Benzodiazepines Are Not Safe for Long-Term Use, Says The Alliance for Benzodiazepine Best Practices


PORTLAND, Ore., Oct. 15, 2020 /PRNewswire/ -- On September 23rd, the FDA announced the highest level of alert about benzodiazepines when it required a boxed warning for all of these medications. This includes such familiar brand names as Valium®, Xanax®, Klonopin® and Ativan®. Today, the most complete and authoritative work in the 60-year history of benzodiazepines was released by Oxford University Press. Co-authored by a team of 12 medical professionals, The Benzodiazepines Crisis: An Overview of the Down-side of an Overused Drug Class, agrees with the FDA's assessment: benzodiazepines injure many who use these drugs as prescribed.

In its press release, the FDA noted, "Physical dependence can occur when benzodiazepines are taken steadily for several days to weeks, even as prescribed. Stopping them abruptly or reducing the dosage too quickly can result in withdrawal reactions, including seizures, which can be life-threatening."

One in eight American adults are prescribed benzodiazepines (BZDs) for anxiety, insomnia and other conditions. It is not widely known that up to 47% of BZD users become physiologically dependent on these drugs. Many of them suffer a devastating withdrawal, and some suffer long-term from Benzodiazepine Injury Syndrome, often with symptoms similar to Traumatic Brain Injury. A report commissioned by the American Psychiatric Association states that 50-65% of long-term BZD users experience recurrent anxiety, and among panic disorder patients, recurrence may be as high as 95%. Preliminary data indicates that BZD use has increased 34% in the US since the beginning of 2020 due to the stressors associated with the COVID-19 pandemic. Unfortunately, most medical professionals are unaware of the dangers posed by long-term use of these drugs.

From clinical presentation through neuropharmacology to treatment and prevention, The Benzodiazepines Crisis ties together the analysis of over a thousand scientific papers on benzodiazepines from every viewpoint. There is a strong linking of prescribing practices to dependence, a withdrawal that is often far worse than that experienced with opioids, and suicide.  According to the introduction,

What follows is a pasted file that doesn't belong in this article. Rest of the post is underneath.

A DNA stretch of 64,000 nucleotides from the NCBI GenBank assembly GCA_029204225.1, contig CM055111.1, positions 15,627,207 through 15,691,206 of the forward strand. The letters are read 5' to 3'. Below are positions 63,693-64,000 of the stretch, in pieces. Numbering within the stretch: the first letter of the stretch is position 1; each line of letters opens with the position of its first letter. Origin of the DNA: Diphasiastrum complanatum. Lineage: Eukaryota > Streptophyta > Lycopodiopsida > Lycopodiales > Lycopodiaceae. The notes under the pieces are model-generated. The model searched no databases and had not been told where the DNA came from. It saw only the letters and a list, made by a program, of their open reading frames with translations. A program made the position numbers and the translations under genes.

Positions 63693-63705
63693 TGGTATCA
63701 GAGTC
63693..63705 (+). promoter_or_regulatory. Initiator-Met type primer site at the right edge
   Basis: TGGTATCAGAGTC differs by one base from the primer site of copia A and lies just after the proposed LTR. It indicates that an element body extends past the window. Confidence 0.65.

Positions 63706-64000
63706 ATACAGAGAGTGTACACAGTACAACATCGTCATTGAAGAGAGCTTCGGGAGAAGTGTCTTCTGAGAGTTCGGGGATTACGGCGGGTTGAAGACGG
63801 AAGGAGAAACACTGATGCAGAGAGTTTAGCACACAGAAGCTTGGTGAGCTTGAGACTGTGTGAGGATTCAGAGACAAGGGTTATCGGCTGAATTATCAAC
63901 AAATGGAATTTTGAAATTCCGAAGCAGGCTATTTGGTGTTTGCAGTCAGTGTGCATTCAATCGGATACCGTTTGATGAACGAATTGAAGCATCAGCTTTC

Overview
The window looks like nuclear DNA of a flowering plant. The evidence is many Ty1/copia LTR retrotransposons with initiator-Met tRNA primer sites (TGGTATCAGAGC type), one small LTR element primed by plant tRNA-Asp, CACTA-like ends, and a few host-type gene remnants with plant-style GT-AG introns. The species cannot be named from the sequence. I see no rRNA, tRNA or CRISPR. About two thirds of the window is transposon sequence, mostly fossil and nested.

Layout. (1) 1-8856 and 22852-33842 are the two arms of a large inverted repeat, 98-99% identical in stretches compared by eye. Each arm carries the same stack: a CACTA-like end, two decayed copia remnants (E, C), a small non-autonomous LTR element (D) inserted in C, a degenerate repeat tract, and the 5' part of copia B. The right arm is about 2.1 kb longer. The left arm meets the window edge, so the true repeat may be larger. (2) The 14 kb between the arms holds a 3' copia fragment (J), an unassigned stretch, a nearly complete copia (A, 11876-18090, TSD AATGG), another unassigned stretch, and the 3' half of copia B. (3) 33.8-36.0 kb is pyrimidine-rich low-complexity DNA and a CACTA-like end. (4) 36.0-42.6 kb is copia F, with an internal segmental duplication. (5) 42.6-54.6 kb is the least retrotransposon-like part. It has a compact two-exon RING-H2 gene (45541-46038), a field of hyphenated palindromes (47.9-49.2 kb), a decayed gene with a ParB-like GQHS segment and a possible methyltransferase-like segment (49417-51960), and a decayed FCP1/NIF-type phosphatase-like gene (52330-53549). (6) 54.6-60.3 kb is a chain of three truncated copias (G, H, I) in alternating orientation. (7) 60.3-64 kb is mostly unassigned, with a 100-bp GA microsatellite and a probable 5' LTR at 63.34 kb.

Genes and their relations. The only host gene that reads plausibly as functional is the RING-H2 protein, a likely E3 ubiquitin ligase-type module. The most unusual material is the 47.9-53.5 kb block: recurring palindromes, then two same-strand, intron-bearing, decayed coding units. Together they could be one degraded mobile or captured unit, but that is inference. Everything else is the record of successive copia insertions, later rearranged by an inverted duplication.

"Benzodiazepines were developed to treat legitimate medical needs. However, unbridled success and prescribing beyond their intended duration of use and the available data has led to excessive prescribing, extended utilization beyond good therapeutic practice, and unintended adverse effects and substance use disorder. This book is the first to bring to light and discuss the largely unrecognized and enigmatic problem of an exceedingly prolonged withdrawal syndrome from benzodiazepines that can persist for months or years in susceptible patients, and the medical need for better evidence-based prescribing of benzodiazepines, and a call for the recognition and better treatment of the prolonged withdrawal syndrome…"

The Alliance for Benzodiazepine Best Practices,, is a non-profit that is confronting the benzodiazepines crisis - a crisis hidden in plain sight. The goal of the Alliance is to make evidence-based improvements to prescribing practices and reduce the injury to patients.

The Alliance for Benzodiazepine Best Practices

Bernard Silvernail

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SOURCE The Alliance for Benzodiazepine Best Practices


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